This week, President Barack Obama declared the government in Venezuela a threat to American national security.

“Venezuelan officials past and present who violate the human rights of Venezuelan citizens and engage in acts of public corruption will not be welcome here, and we now have the tools to block their assets and their use of US financial systems,” said White House Press Sec. Josh Earnest. “Venezuela’s problems cannot be solved by criminalizing dissent.”

He confirmed on Monday that the administration has imposed sanctions on several individuals in the government in Caracas.

The administration is “deeply concerned by the Venezuelan government’s efforts to escalate intimidation of its political opponents,” Earnest said, and the nation’s economic problems “cannot be solved by criminalizing dissent.”

The sanctions target seven specific Venezuelan government officials who are involved in “violence against anti-government protesters,” or the “arrest or prosecution of individuals for their legitimate exercise of free speech,” said Treasury Secretary Jack Lew.

The United States is not seeking to punish the people of Venezuela or its overall economy, said Lew and other officials.

“The US sanctions target seven high-level military, police and government officials, who the White House says were involved in human rights abuses or corruption, including the director of the national police, the head of the intelligence service and a prosecutor who has charged opposition leaders with conspiracy,” The Guardian reported. “The inspector general of the armed forces was also included.”

For an American president who could not bring himself to make note of the tyrannical and corrupt way in which the late Hugo Chavez comported himself while in office following the former Venezuela leader’s death, reaching the conclusion that Nicolas Maduro’s government is no better must have been dispiriting.

For his part, Maduro reacted to the news of new U.S. sanctions by doing his best generalissimo impression, channeling the time honored language deployed by every vaguely socialist leader of banana republics from the Caribbean to the Gold Coast of Africa.

“President Barack Obama, representing the US imperialist elite, has personally decided to take on the task of defeating my government and intervening in Venezuela to control it,” Maduro said in an address to Venezuelans. “That’s why they have taken today’s measure.”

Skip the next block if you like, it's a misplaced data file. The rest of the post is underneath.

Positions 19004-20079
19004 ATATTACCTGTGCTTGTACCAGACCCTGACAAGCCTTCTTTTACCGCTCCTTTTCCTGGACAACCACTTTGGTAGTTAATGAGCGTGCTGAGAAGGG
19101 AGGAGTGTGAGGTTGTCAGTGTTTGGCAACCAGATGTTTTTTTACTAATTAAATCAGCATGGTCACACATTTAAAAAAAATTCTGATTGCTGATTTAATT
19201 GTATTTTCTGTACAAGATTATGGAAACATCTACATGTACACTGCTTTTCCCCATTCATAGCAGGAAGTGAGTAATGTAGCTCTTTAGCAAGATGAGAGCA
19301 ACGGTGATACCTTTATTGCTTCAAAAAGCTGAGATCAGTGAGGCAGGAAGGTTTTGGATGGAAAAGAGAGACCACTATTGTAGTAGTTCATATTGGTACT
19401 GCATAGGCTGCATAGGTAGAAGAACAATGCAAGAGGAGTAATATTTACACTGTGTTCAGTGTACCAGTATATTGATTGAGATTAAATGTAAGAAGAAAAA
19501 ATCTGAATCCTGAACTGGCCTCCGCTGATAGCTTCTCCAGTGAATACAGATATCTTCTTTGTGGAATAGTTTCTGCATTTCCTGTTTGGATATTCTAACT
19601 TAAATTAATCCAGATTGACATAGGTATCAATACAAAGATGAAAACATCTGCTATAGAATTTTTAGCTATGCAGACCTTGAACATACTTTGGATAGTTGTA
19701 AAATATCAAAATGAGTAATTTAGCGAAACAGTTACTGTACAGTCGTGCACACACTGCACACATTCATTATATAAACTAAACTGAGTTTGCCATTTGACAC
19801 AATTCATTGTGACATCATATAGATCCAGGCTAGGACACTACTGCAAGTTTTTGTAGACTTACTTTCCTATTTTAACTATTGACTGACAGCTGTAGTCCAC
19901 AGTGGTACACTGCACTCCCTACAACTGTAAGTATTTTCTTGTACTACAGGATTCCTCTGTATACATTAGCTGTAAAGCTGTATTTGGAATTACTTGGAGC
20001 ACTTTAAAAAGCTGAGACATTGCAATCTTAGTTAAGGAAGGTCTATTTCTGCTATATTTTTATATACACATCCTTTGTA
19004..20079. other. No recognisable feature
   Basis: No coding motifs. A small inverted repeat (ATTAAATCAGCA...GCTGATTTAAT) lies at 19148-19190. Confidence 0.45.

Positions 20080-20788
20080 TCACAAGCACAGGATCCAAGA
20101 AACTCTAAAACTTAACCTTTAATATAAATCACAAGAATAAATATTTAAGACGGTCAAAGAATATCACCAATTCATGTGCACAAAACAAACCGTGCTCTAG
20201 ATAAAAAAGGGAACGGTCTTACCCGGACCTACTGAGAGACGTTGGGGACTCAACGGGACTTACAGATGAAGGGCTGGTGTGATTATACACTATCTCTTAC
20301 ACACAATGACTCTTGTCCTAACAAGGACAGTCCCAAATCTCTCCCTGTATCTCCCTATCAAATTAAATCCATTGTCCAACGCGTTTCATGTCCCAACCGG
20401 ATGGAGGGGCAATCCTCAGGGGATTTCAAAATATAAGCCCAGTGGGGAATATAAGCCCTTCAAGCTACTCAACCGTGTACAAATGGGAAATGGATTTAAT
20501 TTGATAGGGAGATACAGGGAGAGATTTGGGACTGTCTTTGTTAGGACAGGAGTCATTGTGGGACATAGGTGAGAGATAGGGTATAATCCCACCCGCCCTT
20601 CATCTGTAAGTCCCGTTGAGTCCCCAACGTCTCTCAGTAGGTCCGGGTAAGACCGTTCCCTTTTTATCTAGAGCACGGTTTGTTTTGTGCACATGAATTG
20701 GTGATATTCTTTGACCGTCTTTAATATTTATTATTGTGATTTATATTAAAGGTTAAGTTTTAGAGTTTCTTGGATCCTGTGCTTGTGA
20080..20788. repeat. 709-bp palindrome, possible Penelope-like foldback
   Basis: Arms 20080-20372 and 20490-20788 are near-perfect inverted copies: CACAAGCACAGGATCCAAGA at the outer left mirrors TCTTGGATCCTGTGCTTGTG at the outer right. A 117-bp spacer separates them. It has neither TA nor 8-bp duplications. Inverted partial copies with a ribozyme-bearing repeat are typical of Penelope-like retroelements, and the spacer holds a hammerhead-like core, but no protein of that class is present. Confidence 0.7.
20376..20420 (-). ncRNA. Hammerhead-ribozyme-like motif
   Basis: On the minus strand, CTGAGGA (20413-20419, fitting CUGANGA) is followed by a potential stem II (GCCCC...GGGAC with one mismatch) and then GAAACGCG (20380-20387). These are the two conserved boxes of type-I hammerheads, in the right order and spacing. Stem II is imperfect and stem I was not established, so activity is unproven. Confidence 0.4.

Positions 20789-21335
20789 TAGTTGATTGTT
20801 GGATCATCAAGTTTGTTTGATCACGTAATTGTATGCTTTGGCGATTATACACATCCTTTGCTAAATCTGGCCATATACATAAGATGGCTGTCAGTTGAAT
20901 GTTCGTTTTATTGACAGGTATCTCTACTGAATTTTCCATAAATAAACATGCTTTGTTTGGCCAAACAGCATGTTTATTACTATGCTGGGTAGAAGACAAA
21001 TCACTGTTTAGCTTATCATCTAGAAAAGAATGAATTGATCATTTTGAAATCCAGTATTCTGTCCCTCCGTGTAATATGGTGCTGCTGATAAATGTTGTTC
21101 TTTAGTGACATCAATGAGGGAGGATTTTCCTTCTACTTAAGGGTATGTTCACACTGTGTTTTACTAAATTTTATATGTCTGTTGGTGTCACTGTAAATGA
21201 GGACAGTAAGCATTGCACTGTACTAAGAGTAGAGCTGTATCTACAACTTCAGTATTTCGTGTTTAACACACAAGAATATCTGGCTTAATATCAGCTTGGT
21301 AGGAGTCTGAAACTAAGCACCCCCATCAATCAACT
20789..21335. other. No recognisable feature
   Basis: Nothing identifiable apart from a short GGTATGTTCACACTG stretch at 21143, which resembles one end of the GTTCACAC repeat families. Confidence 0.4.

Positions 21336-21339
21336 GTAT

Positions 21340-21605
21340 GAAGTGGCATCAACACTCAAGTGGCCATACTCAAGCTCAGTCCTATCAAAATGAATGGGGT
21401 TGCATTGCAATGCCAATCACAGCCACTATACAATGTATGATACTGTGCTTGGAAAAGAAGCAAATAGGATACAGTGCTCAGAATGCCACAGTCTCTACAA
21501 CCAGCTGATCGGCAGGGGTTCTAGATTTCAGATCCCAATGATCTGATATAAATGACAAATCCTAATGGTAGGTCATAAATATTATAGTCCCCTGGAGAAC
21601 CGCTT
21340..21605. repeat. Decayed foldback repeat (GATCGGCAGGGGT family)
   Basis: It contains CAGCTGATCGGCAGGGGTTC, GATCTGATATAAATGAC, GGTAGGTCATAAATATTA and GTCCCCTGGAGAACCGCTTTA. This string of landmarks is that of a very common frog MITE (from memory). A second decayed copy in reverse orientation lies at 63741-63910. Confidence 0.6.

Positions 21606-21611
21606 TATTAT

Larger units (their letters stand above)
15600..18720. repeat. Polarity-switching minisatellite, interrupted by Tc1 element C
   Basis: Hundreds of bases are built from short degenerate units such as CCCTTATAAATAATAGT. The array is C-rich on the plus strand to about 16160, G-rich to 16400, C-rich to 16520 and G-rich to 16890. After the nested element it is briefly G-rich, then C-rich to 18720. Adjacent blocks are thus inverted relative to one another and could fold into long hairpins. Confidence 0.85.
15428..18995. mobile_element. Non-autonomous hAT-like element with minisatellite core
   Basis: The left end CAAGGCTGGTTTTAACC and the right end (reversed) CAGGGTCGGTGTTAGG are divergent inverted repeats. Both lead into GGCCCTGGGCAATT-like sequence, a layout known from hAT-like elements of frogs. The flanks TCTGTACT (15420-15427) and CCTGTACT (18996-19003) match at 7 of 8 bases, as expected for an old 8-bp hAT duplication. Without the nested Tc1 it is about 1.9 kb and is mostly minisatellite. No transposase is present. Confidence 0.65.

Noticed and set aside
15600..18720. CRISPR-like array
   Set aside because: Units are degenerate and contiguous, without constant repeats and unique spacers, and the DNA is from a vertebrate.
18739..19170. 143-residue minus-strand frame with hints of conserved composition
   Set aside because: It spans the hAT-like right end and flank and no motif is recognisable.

For all of America’s bending over backwards in order to join the rest of the world in welcoming communist Cuba into the community of nations, the government in Havana is apparently not prepared to jettison their allies in Caracas merely for the promise of a few American tourist dollars.

Surely, this statement was timed in part to embarrass American political reporters and columnists like Time Magazine’s Karl Vick. Just hours ago, Vick submitted a steaming hot take in the form of a journalistic dispatch in which he postulated that Venezuela’s isolation was only possible as a result of Washington’s ill-fated thaw in tensions with Havana.

“[T]hanks to the ongoing rapprochement between the U.S. and Cuba, Washington is less easy to ignore, especially on matters of morality and fair play,” Vick guessed.

Whether the sanctions will work remains to be seen. Under the Executive Order, U.S. financial institutions have 10 days to report any holdings controlled by the seven officials, and longer still to see if freezing them alters the behavior in what Transparency International calls the most corrupt country in the western hemisphere. But in diplomatic terms, the effects might be felt sooner. Before Obama and Cuban President Raúl Castro announced their plans to reconcile, the Summit of the Americas, set to convene April 10 in Panama City, was sizing up as an awkward occasion for the U.S. leader. Instead, it may be Maduro who draws the sideways glances.

It seems as though the long-anticipated rapprochement between American and Cuban officials will not be a feature of this year’s Summit of the Americas. Maybe the bonds of socialist fraternity are stronger than the sophisticates crafting white papers in Washington-based think tanks supposed.